Perennial Seed Germination Made Complicated (or rather easy)

Seed Germination Experiment

Perennial seeds, which often have several mechanisms for delaying germination until the timing and conditions are just right, can be difficult to get going. Here are some tips and tricks to wake them up. Also included is my working list of those seeds that like cold stratification, along with general methods for that time-honored “Baggie-in-the-Fridge” method.

April Garden Survey: To Do or NOT To Do…

Red Flowering Currant, Ribes sanguineum

It’s another drippy day in the Pacific Northwest. What to do … or not …  that is the question.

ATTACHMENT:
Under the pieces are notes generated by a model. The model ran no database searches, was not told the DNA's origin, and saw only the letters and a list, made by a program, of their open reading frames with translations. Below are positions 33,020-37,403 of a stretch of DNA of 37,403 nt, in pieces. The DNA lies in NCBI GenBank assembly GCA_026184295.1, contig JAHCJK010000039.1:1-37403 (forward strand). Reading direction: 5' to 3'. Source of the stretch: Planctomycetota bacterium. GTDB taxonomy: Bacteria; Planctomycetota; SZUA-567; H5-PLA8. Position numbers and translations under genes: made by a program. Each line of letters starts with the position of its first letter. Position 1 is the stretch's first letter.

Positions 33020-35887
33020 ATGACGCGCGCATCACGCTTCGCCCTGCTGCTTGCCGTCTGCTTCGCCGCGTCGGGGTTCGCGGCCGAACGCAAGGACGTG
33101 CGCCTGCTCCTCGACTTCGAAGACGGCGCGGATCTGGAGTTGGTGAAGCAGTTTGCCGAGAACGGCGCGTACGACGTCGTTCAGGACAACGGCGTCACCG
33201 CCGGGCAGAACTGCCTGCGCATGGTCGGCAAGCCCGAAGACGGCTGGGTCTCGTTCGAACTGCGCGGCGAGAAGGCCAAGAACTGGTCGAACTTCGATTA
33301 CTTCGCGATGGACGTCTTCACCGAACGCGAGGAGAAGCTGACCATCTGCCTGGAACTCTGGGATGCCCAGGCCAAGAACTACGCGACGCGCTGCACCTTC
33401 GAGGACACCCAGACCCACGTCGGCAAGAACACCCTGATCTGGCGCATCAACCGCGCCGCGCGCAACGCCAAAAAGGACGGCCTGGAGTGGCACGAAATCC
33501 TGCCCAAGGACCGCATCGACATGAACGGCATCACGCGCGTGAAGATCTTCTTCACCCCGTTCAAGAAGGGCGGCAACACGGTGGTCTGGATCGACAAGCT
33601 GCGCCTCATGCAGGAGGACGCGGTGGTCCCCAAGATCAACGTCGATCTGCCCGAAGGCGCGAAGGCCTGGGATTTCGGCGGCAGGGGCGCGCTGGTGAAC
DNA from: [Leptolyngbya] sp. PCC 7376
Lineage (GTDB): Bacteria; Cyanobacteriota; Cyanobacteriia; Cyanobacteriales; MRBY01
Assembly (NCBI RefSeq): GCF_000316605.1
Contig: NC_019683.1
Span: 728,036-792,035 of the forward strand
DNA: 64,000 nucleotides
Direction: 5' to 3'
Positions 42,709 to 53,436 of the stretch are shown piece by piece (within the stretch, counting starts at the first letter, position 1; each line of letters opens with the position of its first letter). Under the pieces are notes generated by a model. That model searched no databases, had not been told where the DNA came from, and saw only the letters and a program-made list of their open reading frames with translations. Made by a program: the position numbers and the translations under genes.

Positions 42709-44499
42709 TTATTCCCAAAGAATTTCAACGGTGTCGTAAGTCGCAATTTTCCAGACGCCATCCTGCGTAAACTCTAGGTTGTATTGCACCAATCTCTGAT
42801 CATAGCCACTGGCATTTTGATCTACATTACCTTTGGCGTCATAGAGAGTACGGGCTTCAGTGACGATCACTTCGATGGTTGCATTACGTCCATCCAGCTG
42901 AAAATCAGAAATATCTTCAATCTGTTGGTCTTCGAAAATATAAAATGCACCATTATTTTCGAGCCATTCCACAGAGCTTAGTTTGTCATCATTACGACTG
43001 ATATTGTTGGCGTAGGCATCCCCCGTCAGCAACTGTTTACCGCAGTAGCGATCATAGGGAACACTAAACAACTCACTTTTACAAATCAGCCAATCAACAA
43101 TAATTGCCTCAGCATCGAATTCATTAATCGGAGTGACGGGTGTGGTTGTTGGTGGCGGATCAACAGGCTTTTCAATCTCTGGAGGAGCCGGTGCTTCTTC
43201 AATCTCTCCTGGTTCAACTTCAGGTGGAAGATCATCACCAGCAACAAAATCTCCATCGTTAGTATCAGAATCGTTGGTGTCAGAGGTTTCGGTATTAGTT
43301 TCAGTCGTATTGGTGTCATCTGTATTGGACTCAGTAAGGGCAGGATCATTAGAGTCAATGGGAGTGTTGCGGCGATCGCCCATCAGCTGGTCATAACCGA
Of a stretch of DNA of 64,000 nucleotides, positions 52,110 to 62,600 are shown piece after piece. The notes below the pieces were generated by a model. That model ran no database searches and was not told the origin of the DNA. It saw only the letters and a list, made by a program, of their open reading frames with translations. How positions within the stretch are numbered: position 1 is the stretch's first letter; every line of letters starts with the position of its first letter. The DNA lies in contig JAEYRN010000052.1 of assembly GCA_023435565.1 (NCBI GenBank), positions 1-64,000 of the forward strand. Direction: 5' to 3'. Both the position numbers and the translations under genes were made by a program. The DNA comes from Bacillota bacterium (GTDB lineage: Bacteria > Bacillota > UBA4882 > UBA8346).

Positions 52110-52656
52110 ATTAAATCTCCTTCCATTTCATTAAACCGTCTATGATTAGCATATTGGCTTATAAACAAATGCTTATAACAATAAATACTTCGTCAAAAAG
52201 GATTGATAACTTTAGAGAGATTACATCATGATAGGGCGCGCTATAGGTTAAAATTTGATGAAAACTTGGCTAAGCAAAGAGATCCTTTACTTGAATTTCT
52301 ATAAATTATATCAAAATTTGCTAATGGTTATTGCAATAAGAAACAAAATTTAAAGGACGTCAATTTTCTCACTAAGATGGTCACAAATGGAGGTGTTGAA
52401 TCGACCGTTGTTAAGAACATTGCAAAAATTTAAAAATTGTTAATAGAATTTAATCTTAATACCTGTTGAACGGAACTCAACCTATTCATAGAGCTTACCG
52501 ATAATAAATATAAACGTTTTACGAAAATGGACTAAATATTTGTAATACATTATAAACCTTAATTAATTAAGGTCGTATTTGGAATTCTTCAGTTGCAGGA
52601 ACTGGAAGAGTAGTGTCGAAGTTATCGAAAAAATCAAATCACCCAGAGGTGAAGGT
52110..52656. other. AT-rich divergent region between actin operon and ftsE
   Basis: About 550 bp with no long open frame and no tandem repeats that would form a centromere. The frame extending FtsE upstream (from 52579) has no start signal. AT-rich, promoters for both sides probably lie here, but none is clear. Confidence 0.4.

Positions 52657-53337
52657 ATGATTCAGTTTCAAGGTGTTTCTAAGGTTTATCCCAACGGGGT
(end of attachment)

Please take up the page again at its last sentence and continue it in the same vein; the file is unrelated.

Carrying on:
April is National Gardening Month. The blogs are full of To-Do Lists on what you should be doing if you had your act together (which is making this overachiever feel like a real slacker). What is truly feasible? How to find balance? Taking an April Garden Survey is a good procrastination technique. In this post, I explain my strategy for this year’s garden (and for minimizing my workload) and take a look around at what is up and blooming.

Solexx Greenhouse Kit Sale!

Solexx Harvester Greenhouse Kit attaches to building
[caption id="attachment_7514" align="alignright" width="350"]Solexx Conservatory kit The Solexx Conservatory kit is made for serious gardeners! Solexx Greenhouse kits are on sale through 4/15/18![/caption]

Adapt8, maker of Solexx greenhouses, is having a “tax refund” sale through April 15, 2018. As a Solexx Distributor, I’d like to pass the savings on to you. If you’ve been thinking about getting a greenhouse, now might be the time. In this post, I talk about how much I love ours and the pros & cons of the kit vs. the DIY route.